A first point to make clear is that color did not always mean darkness, or diminution, nor did it ineluctably lead to an impunity to butcher and discriminate against those whose surface hues were dun or brown or charcoal. As a respected expert on Elizabethan culture quoted an even more venerated authority about Othello, ‘(she) situates the play ‘at a crossroads in the history of ethnological ideas when emergent racial discourses clashed with the still-dominant classical and medieval paradigms.’ Those who follow along will see that point more fully in the coming preface. For now, we can aver that a primary legacy of slavery in the period of capitalism’s infancy was to overthrow most chances that dark skin under a bourgeois rubric could mean power or wealth or high station.
(From slavery till the Obama administration, vast inequality, and vicious inequity have characterized the fate of Black and other ‘people of color’). These gross disparities in well-being are absolutely irrefutable. More or less a hundred million years of lost experience and consciousness is such a massive loss as almost to be incalculable. That Social Determinants of Health include color is no more arguable than that poverty kills. The annual toll of the negative impact of having great-great grandparents who toiled as slaves is, to say the least, a staggering waste, even as socioeconomic components almost always lurk behind these on-the-surface-very-visible issues of color.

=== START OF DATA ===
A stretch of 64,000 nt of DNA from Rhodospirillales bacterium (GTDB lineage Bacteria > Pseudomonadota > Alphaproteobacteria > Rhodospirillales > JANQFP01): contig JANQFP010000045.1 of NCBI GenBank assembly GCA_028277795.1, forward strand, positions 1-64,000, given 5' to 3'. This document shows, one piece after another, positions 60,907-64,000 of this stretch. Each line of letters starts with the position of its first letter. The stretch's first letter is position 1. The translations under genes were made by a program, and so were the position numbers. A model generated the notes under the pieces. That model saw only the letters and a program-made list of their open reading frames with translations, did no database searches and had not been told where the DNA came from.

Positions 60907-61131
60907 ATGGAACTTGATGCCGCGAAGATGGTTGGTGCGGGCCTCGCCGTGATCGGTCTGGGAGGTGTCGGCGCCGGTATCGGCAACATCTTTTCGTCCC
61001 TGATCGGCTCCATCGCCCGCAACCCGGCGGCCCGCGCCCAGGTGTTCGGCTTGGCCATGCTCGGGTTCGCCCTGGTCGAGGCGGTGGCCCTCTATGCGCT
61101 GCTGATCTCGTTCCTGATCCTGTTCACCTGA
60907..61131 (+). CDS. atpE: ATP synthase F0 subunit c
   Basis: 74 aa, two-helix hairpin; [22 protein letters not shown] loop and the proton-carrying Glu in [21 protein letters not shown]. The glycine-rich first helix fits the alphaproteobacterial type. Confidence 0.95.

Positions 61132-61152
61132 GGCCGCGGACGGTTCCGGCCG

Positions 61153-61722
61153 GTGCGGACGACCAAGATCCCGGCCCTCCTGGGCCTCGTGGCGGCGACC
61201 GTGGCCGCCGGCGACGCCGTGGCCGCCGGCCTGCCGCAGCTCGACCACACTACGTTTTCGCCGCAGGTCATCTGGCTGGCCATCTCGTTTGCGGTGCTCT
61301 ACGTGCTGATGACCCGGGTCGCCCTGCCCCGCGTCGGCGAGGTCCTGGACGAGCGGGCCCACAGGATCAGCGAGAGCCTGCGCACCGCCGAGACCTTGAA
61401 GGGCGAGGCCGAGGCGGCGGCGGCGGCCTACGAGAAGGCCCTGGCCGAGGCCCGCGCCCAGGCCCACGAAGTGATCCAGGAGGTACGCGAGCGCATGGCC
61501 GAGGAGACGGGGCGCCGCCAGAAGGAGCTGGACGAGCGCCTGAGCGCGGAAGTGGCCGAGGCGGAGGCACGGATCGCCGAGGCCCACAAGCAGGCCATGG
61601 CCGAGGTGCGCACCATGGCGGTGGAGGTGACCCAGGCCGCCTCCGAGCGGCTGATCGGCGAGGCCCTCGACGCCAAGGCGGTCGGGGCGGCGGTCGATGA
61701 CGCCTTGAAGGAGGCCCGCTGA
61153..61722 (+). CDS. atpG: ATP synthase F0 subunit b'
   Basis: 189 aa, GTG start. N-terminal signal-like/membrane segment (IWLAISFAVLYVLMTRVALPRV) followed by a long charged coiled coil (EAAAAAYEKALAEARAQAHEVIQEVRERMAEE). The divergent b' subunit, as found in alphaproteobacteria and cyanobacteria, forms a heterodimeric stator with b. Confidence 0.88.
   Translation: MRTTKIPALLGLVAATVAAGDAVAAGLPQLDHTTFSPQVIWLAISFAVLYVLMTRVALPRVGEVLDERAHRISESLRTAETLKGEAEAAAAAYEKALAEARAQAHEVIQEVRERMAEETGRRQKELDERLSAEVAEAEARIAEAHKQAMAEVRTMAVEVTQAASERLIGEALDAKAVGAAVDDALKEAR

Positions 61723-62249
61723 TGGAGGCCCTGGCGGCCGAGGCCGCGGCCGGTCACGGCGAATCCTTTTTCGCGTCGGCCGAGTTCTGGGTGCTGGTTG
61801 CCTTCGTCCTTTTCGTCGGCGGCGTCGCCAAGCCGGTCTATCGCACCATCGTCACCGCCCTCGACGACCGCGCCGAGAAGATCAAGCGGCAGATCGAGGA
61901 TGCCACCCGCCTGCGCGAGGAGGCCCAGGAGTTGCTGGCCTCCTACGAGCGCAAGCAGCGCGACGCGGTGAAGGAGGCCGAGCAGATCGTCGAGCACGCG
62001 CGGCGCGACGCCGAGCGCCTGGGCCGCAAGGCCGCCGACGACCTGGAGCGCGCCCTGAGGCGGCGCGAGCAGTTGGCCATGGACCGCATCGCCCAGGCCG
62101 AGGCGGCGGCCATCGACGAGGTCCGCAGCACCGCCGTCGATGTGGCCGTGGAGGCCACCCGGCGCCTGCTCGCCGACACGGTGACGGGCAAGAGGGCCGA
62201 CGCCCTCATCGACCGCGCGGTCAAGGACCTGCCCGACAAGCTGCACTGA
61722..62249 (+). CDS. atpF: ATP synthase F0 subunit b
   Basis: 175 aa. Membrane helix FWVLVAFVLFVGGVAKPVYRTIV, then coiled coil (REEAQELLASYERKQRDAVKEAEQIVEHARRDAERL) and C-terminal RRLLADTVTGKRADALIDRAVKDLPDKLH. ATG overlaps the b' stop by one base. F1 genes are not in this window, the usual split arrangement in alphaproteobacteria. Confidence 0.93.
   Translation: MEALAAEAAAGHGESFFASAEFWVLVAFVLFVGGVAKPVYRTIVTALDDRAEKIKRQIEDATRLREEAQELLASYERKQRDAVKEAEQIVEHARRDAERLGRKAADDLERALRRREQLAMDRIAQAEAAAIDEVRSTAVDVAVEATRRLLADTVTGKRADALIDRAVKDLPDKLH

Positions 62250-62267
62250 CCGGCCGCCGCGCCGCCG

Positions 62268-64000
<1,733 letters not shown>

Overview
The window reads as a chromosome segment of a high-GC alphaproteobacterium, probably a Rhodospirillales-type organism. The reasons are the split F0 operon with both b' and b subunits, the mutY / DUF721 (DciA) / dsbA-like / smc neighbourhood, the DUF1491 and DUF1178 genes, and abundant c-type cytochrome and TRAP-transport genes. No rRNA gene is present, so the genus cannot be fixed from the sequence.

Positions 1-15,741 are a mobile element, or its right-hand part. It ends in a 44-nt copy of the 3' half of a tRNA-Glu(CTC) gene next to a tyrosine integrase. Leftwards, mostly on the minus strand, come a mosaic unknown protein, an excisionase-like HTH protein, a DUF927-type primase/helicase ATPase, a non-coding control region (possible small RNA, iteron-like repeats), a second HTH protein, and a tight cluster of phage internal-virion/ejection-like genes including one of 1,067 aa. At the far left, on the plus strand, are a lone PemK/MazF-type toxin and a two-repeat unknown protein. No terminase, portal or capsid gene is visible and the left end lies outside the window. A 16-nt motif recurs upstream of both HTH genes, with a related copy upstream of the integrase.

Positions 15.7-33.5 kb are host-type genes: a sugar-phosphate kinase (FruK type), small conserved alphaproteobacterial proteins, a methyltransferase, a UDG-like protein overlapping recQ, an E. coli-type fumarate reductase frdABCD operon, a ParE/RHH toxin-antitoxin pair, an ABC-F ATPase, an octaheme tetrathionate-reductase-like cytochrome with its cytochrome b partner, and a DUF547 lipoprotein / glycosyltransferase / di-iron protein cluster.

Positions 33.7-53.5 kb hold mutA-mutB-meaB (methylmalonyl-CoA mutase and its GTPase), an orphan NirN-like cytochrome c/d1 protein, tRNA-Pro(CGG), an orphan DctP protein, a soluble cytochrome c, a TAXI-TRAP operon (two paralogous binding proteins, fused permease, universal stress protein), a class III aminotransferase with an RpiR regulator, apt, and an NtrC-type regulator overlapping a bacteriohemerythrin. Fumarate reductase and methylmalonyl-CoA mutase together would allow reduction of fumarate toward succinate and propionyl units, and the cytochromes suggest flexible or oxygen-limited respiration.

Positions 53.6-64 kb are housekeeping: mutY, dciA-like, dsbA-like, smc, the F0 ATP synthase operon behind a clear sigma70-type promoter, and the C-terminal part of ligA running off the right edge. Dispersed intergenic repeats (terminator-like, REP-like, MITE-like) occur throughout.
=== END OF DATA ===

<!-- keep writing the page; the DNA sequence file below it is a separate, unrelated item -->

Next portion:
Another insidious outcome, which often enough occurs in an even more vicious interpretive nexus, concerns Black families. Daniel Patrick Moynihan a half century ago authored a report for the Department of Labor. It couched its conclusions in an overarching concern for, and even solidarity with, the hopes and needs of ‘Negro’ people. Nevertheless, in terms of its managing its statistical data and in relation to its conclusions, the report without doubt placed the primary burden on Black ‘culture’ and ‘behavior’ as explanations for the inequalities and pathologies that were more and more prevalent in American cities ‘among the colored masses.’
(Against indigenous people and in the overall political economy, similar dynamics of discrimination are ubiquitous. Meanwhile), (i)n no other arena is the ultimate sinister inheritance of the present historical eventuality worse than in the almost innumerable cases of the rising, and now fully risen, American leviathan’s now planet-spanning neocolonial, neoimperialist enterprises—almost always cast asliberation and aid, as if death and destruction and profiteering and plunder were the result of loving and friendly impulses.
Furthermore, because of the inevitable realities of the historical synthesis of these ventures, whether one examines the Philippines or Honduras, Nigeria or Bangladesh, ‘colored people’ still bear the ugly brunt of the ugly American and his beautiful machinery and other machinations of capital’s sway.